Visit the Musgrove Mill State Historic Site in Clinton

By:Marie McAden

Date:4/3/2013


Visitors to Musgrove Mill State Historic Site in Clin​ton can walk the very grounds where Patriots clashed with British Loyalists during the Revolutionary War. But to really appreciate what it was like to trample through the piedm​ont’s hilly terrain prepared to do battle, you’d have to be packing a 20-pound musket.

And wearing a wool coat with collar and cuffs — in the hottest month of the Carolina summer.

Such was the plight of the weary warriors who fought Aug. 19, 1780, at Musgrove Mill in what would prove to be a turning point in the Revolutionary War’s southern campaign.

The park’s one-mile British Camp Trail takes you into the woods to the Enoree River and the site of a gristmill owned by the Musgrove family. In the summer of 1780, British Loyalists set up camp on the property, using its river ford to move supplies.

You can see the ruins of the Musgrove House in front of the Visitor Center. All that remains are some stone steps and a pile of bricks.

Inside the Visitor Center, are displays about the Musgrove family and the battle that took place less than a mile away. Interpretive Park Ranger Bobby James told us how the Patriot militia outsmarted the Loyalists and won the skirmish despite being outnumbered more than two to one.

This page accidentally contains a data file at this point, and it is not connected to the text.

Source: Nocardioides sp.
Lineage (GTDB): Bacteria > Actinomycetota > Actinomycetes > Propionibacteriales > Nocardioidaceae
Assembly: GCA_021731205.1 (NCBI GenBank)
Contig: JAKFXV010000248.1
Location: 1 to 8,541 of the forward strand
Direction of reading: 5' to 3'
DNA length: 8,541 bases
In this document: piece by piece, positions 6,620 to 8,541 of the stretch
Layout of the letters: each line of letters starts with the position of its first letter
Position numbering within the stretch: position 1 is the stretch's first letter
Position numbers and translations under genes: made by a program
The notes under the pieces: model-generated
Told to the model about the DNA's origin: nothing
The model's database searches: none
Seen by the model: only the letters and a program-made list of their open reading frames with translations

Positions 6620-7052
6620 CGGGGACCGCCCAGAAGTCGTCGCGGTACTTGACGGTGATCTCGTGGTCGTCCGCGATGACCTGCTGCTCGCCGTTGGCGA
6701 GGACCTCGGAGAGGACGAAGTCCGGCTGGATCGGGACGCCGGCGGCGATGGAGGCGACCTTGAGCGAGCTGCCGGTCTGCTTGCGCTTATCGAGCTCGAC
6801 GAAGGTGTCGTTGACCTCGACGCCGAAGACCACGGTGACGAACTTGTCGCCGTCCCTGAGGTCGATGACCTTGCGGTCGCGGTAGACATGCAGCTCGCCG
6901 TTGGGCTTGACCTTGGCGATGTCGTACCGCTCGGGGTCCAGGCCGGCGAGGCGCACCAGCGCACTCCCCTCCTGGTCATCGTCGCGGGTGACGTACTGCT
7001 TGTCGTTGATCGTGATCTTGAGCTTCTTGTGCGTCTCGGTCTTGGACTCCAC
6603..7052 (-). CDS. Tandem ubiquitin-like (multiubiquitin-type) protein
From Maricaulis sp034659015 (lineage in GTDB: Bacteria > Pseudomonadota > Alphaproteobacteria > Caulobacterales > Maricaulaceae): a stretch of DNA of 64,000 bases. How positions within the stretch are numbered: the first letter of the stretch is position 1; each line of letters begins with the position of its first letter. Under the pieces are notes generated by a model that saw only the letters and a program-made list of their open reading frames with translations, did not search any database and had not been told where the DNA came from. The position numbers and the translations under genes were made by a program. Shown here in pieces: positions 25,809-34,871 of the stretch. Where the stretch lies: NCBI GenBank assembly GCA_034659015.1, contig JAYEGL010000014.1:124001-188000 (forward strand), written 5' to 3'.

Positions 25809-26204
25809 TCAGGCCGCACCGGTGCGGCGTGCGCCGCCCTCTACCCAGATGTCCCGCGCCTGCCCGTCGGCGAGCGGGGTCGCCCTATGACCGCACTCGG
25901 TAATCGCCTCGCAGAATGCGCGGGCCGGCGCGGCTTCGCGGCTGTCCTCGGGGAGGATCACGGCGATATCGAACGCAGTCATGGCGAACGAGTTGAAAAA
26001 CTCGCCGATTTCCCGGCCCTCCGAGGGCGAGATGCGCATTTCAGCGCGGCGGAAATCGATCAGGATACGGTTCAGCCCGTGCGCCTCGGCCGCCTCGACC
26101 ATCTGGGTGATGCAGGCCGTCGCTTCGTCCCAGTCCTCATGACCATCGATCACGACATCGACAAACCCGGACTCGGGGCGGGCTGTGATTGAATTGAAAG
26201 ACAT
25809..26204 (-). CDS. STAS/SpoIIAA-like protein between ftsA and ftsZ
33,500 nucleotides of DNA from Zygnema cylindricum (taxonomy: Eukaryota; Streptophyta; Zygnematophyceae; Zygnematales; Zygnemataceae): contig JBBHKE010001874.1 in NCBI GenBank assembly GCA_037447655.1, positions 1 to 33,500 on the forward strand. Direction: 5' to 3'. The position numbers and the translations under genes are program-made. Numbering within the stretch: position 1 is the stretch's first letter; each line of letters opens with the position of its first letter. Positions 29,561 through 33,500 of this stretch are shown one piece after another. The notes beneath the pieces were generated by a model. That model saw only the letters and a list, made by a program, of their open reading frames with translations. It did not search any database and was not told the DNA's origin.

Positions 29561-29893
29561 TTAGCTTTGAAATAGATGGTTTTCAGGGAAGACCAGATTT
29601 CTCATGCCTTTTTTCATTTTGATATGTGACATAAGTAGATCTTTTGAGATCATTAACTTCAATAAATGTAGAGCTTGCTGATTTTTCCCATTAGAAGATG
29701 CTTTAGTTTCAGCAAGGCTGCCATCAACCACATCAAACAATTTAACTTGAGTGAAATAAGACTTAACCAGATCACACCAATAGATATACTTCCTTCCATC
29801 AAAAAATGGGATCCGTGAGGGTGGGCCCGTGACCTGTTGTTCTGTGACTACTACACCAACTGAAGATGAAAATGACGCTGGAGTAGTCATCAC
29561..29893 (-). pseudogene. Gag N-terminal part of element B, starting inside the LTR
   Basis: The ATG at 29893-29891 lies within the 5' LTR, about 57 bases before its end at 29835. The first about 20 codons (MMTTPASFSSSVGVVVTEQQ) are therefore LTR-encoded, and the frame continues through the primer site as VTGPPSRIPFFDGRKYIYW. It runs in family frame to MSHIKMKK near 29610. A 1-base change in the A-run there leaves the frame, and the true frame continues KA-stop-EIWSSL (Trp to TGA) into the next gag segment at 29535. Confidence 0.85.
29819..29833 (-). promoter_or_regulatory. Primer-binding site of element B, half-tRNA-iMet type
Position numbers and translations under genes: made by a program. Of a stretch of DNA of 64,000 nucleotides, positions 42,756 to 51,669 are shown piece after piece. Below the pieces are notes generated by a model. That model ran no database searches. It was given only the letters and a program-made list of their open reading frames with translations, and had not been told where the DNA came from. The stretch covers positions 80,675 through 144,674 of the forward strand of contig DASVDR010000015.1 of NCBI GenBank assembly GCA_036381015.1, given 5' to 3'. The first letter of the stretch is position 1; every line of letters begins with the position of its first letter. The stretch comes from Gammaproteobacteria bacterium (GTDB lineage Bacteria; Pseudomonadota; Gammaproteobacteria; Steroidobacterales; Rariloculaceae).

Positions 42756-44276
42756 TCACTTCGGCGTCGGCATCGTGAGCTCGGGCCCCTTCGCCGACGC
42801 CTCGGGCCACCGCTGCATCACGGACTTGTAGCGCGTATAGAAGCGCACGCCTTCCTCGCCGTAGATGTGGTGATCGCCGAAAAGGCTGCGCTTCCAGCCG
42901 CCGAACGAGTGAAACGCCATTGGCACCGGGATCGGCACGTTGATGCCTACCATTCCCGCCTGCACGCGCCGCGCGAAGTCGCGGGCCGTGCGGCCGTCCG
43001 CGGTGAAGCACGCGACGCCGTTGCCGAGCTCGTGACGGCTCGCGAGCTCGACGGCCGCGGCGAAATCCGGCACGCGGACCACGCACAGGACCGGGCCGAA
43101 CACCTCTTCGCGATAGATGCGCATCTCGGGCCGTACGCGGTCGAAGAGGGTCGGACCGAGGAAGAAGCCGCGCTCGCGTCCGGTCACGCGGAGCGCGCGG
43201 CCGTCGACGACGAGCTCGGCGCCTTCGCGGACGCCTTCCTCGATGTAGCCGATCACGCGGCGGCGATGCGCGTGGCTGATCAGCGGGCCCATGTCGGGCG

A small band of militiamen lured the Loyalists across the Enoree into the hands of 200 waiting Patriots. In just 30 minutes, 67 British soldiers were killed and 70 were taken prisoner.

At the time, Americans were losing hope of winning the Revolution. The success at Musgrove Mill bolstered Patriot morale in the Carolina backcountry. The battle also is significant because almost all of the soldiers who fought on both sides were Americans, illustrating the fact that the Revolutionary War also was a civil war, often pitting Patriots against their Loyalist neighbors.

Exhibits in the Visitor Center include clothing, gear and ammunition of the era. One of the coolest displays features replicas of a hunting rifle and .69- and .75-caliber muskets, one of them equipped with a bayonet. Visitors are welcome to pick up the weapons, which weigh 10 to 20 pounds. It was all I could do to lift the big guns to my shoulder.

In an upcoming blog, I’ll tell you about the historic site’s Battlefield Trail and its surprise bonus attraction.

Musgrove Mill State Historic Site also features picnic tables, a pond and a kayak and canoe launch site on the river. A South Carolina fishing license is required to fish on either the pond or the river.

For more information on Musgrove Mill, clic​k here or call (864) 938-0100.

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